void setup()
    {
        for (unsigned pin : {7, 3, 15, 12})  // attach interrupt to pins 7, 3, 15 and 12
        {
            pinMode(pin, INPUT_PULLUP);
            attachInterruptEx(pin, [pin] { pinCallback(pin); }, FALLING);
        }
    }
    
    void loop(){
    }
    Information about the used initializer list can be found here: https://forum.pjrc.com/threads/62891...tializer-lists

  3. #3
    Senior Member
    Join Date
    Aug 2017
    Posts
    309
    @luni - This great I just got my MSC working in a non-blocking way using the EventResponder, Circular_Buffer and IntervalTimer. I originally had them inside massStorageDriver.cpp but found out that the IntervalTimer callback would not work with an msc member function. Am I right in thinking IntervalTimerEx should be able to do that?

    IntervalTimerEx works the same for me as the regular IntervalTimer in my application.

    Thanks

    Warren

  4. #4
    Senior Member
    Join Date
    Apr 2014
    Location
    Germany
    Posts
    1,153
    I just got my MSC working in a non-blocking way using the EventResponder, Circular_Buffer and IntervalTimer.
    Oh, that sounds complicated :-)

    ...but found out that the IntervalTimer callback would not work with an msc member function. Am I right in thinking IntervalTimerEx should be able to do that?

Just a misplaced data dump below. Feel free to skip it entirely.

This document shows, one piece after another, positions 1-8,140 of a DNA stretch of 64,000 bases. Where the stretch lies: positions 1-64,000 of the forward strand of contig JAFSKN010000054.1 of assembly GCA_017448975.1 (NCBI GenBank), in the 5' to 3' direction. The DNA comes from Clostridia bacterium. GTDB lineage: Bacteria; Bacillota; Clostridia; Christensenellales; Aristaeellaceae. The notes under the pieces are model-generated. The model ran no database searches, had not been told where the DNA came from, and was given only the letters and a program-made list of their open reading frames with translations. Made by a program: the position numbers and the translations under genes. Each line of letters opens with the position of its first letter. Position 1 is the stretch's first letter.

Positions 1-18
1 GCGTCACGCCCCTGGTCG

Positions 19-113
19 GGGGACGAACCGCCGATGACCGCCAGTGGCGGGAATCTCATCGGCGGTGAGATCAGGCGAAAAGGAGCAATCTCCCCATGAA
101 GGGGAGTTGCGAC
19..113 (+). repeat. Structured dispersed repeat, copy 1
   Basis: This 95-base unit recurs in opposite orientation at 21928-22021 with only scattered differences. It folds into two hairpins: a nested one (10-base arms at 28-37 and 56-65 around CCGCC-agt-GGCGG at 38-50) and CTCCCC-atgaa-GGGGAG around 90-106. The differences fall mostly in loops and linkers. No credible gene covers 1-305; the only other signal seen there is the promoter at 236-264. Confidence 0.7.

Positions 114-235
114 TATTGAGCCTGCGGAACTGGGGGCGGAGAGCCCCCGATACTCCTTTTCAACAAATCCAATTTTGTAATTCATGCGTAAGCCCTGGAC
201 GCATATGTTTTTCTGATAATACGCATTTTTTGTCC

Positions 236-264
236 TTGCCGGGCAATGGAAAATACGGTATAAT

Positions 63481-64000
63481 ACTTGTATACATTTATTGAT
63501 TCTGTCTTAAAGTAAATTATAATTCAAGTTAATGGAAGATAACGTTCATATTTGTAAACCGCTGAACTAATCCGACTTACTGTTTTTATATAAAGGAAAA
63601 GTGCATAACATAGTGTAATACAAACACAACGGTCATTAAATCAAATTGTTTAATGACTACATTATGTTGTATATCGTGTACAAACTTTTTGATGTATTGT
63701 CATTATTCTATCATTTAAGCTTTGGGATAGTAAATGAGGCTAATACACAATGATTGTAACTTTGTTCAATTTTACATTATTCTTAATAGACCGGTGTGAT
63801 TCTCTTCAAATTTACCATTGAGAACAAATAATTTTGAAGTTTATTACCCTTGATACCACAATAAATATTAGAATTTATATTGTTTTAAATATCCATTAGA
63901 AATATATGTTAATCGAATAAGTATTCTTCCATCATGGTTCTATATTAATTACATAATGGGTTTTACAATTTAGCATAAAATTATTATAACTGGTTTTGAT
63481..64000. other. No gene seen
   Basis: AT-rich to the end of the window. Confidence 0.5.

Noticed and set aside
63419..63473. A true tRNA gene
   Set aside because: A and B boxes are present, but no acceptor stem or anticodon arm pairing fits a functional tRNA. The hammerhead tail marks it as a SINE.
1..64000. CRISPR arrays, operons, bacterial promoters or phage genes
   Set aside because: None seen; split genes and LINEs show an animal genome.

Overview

Yes, definitely. The second example in #1 shows how to attach a non static member function to the IntervalTimerEx.

    (BTW, all hard- and software timers of the TeensyTimerTool (FTM, QUAD, GPT, PIT4, TCK and TCK64) support std::function callbacks and can handle member function callbacks per default.)

  5. #5
    Senior Member
    Join Date
    Apr 2014
    Location
    Germany
    Posts
    1,153
    I added an option to the IntervalTimerEx.h header for those who prefer good old void(*)(void* state) callbacks to pass state to callbacks.

    Instead of the std::function<> way :
    Code:
    class DeepThougth
    {
     public:
        void begin()
        {
            answer = 42;